- Here is a demonstration of how to use the structured data types : Demonstration of structured data types
Structured data takes advantage of the knowledge of the connectivity of the points. It tries to store a representation of the points with out explicitly storing the coordinates of each point.
Points are arranged on a regular, rectangular lattice parallel to the global coordinate system. You only have to specify the origin ("bottom left corner") of the grid, and the spacing in each dimension. The grid is implicit, so you don't have to specify the coordinates of each point anywhere. You can define scalars or vectors at each point.
This is a slight extension of Image Data. The points are still aligned along the coordinate axis, but the spacing between points may vary. The point coordinates are again implicit.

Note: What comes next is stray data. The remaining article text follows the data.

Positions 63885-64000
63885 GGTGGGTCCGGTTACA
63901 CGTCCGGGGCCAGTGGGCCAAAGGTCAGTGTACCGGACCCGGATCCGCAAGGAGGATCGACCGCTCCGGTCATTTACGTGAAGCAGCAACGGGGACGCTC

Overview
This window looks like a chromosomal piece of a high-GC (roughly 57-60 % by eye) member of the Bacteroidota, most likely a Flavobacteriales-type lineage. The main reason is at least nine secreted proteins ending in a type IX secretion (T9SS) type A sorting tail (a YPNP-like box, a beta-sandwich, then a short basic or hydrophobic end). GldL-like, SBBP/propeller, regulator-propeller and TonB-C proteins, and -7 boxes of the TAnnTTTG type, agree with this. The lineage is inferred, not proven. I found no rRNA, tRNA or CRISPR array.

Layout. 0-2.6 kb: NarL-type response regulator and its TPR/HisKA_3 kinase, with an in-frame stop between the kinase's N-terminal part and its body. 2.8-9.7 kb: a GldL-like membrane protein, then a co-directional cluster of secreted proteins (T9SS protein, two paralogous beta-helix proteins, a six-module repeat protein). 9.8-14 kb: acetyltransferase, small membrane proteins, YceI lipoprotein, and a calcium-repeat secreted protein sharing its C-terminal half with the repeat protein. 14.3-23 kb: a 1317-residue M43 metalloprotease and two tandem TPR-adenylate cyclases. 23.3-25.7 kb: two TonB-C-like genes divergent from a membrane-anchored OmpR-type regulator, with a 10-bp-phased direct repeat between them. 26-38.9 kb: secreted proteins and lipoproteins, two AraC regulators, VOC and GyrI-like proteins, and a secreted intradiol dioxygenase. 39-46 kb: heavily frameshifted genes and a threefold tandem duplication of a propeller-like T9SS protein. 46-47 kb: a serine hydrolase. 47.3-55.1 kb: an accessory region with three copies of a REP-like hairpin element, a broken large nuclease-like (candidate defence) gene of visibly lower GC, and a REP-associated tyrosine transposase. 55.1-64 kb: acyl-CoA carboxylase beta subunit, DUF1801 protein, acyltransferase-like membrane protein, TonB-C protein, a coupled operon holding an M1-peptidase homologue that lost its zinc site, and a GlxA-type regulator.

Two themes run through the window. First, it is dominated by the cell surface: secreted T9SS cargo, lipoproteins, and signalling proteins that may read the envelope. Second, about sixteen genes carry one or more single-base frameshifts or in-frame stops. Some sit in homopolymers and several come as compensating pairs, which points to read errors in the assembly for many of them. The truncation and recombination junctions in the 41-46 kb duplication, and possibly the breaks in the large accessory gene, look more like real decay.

Regular topology and irregular geometry. That is, every point has a left, right, up, down, front, back neighbor. The points, however, do not lie on a grid! You must explicitly indicate the coordinates of each point.
This data structure is common in finite difference analysis.
Unstructured data explicitly stores the coordinates of each point.
Polygonal Data (PolyData)
Unstructured topology and geometry. Supports 0D (vertices), 1D (lines), and 2D (triangles, quads, general polygons) cells. You must explicitly indicate the coordinates of each point.
This is the most general form of data storage. Both topology and geometry are completely unstructured. Supports 0D (vertices) , 1D (lines) , 2D (triangles, quads, general polygons), and 3D (tetrahedra, other volumetric objects) cells. You must explicitly indicate the coordinates of each point.